Jan 272017


Here we are at the 18th Part of this list. Once again, I ran out of time yesterday before I could post a further installment of this series, so I’ve included more songs than usual in this one. To browse through the other songs that have appeared on the list previously, click HERE.

I grouped these four songs together for a couple of reasons. First, they all include elements of black metal to varying degrees, but you probably wouldn’t call any of them “black metal” in any conventional sense. Which leads me to my second point: in addition to being genre-benders, all these artists have blended and bent conventional genres in ways that lead to some very strange and even unsettling results — and the fact that all of these tracks also manage to be addictive is a further testament to their creativity


I assume it comes as no shock that I’m adding a song from The Xun Protectorate to the list. We published not one but two laudatory reviews of the album, along with an interview of Khonsu’s mastermind S. Gronbech. Everyone at our site loved the record. Continue reading »

Dec 272016



Terra Tenebrosa’s new album The Reverses received a lot of attention at our site this year, as it did just about everywhere else in the ghetto of metaldom. We reviewed it not once but twice, the second time in the context of a feature on all of the band’s albums to date. We also had the privilege of bringing you the first full stream of the record, and NCS writer Andy Synn named it one of 2016’s Great Albums. And now, as this year is about to gasp its last breaths, we’re helping to premiere a video for a song from the album — “Where Shadows Have Teeth“.

For those who still may not have explored The Reverses, allow me to quote excerpts from our two reviews:

The Reverses is as heavy, as dense, and as radioactive as a cache of transuranic elements. It’s a visit to a nightmare realm where the shadows have teeth, the surreal musical equivalent of a Hieronymus Bosch landscape, a vision of hell, or perhaps the exorcism of hellish visions. It sinks its talons into the twisted nightshades that grow in the darker corners of the human psyche and shakes them until they quiver with fearful and fearsome excitement.”

“From start to finish The Reverses is a mental and physical ordeal that spits in the face of the orthodox, and laughs manically at any suggestion of normality.”

Continue reading »

Nov 302016

Terra Tenebrosa art


(In this month’s edition of THE SYNN REPORT, Andy Synn reviews the discography of Terra Tenebrosa.)

Recommended for fans of: Blut Aus Nord, Leviathan, Ævangelist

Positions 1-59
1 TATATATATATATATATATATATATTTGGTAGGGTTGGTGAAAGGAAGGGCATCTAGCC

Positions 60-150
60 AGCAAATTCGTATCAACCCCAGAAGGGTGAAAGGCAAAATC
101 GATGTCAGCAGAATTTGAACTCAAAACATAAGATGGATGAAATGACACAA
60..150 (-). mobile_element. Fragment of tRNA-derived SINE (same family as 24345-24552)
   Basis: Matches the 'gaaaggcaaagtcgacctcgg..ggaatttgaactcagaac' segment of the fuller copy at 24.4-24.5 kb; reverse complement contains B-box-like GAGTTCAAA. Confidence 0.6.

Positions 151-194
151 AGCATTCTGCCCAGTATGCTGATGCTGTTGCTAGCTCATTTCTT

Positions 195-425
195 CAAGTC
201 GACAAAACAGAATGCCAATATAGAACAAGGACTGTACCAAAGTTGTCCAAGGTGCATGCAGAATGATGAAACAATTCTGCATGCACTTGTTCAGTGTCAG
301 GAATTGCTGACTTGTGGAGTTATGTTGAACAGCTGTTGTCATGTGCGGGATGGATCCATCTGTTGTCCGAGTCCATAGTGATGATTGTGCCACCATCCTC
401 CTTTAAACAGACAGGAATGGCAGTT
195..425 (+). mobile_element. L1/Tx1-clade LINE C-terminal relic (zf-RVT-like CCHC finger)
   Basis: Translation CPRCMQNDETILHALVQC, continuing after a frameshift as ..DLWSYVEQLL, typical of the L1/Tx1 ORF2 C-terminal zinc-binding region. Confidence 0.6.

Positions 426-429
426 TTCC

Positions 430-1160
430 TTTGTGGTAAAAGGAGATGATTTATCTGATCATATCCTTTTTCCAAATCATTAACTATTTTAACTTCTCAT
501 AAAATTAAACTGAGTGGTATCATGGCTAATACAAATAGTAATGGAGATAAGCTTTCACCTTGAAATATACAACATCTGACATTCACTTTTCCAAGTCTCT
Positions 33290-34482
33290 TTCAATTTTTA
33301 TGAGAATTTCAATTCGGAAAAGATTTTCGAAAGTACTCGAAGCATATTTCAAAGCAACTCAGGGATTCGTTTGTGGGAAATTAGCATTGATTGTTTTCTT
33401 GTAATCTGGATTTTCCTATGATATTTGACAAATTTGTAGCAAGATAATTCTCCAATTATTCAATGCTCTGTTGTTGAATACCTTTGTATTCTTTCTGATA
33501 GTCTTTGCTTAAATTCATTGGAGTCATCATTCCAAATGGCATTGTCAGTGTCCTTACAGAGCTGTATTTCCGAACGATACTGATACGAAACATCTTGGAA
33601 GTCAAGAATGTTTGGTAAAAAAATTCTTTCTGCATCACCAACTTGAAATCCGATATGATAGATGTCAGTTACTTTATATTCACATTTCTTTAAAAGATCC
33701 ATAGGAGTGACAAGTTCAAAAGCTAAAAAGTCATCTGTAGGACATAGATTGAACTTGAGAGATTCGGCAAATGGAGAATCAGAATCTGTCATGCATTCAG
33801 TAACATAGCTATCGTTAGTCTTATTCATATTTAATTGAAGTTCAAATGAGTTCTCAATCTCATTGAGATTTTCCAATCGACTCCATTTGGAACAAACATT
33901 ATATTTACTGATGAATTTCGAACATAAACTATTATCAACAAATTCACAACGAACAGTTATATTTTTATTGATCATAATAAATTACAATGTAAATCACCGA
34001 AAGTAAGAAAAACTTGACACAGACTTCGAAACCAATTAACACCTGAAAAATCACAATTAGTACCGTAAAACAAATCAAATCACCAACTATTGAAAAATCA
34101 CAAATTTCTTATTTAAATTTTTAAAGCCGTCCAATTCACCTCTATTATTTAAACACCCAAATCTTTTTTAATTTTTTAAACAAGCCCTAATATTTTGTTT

Some bands are easy to categorise. Death Metal. Black Metal. Thrash. You can stick a band in one of these boxes and (generally) have a good impression of the sort of sounds you can expect to hear.

Of course, sometimes the category itself can be a bit nebulous. Metalcore. Nu-Metal. Progressive Metal. These aren’t quite as well-defined, and are frequently used as a catch-all term (often, but not always, with negative connotations) for bands that don’t fit properly in one of the “core” Metal genres (no pun intended).

And then there are bands like Terra Tenebrosa, who seem to willfully defy categorisation altogether.

“Avant-Garde Black Metal” seems to be the closest approximation that most people have settled on for their sound, but even this doesn’t quite capture it. There are elements and undercurrents of everything from gloomy Post-Metal and chaotic Hardcore to pulsing Industrial and droning Ambient music, all wrapped up in a grim shroud of morbid, blackened vibes and horror-movie atmospherics.

Whatever it is, though, it works. Continue reading »

Jun 162016

Terra Tenebrosa-The Reverses


Terra Tenebrosa’s new album The Reverses is home to the kind of music that inspires metaphors and similes. Trying to describe it without resorting to the language of imagery, sensation, and emotion would be inadequate. Its effect is far greater than the sum of its musical parts — even though a multitude of interlocking (and discordant) parts have been joined together to produce what you hear.

The Reverses is as heavy, as dense, and as radioactive as a cache of transuranic elements. It’s a visit to a nightmare realm where the shadows have teeth, the surreal musical equivalent of a Hieronymus Bosch landscape, a vision of hell, or perhaps the exorcism of hellish visions. It sinks its talons into the twisted nightshades that grow in the darker corners of the human psyche and shakes them until they quiver with fearful and fearsome excitement. Continue reading »

Jun 052016

Terra Tenebrosa-The Reverses


After the first two albums by Terra Tenebrosa — 2011’s The Tunnels and 2013’s The Purging — the arrival of a new album is like the mysterious appearance of an intricately carved box in a puff of indigo vapor. The strange sigils and runes seem to shimmer of their own accord in the gnarled, leaden wood. What lies within becomes a matter of intrigue. You can be fairly sure that the contents will be dark, disturbing, and otherwise dismissive of genre boundaries, but beyond that it’s difficult to foresee what the alchemical processes of The Cuckoo’s art have rendered.

The new album is named The Reverses and it will be released on June 17 (June 22 in North America) by Debemur Morti. The significance of the title and its connection to the albums that preceded it have yet to be revealed. What has been revealed so far is a lyric video for a song called “The End Is Mine To Ride”, and today we’re helping to share a stream of a second track, “Ghost At the End of The Rope”. Continue reading »

May 212016

Sol Sistere-Unfading Incorporeal Vacuum


Over the last week I’ve accumulated a long list of new advance tracks and recent releases that I’d like to recommend. As usual, it’s too much stuff for me to cover completely or in depth. What I’m planning to do is make two collections for this weekend, focusing on black (and blackened) metal, and then compile some additional releases for a Seen and Heard post on Monday. So here’s the first part of a two-part Shades of Black post; the second one will appear tomorrow.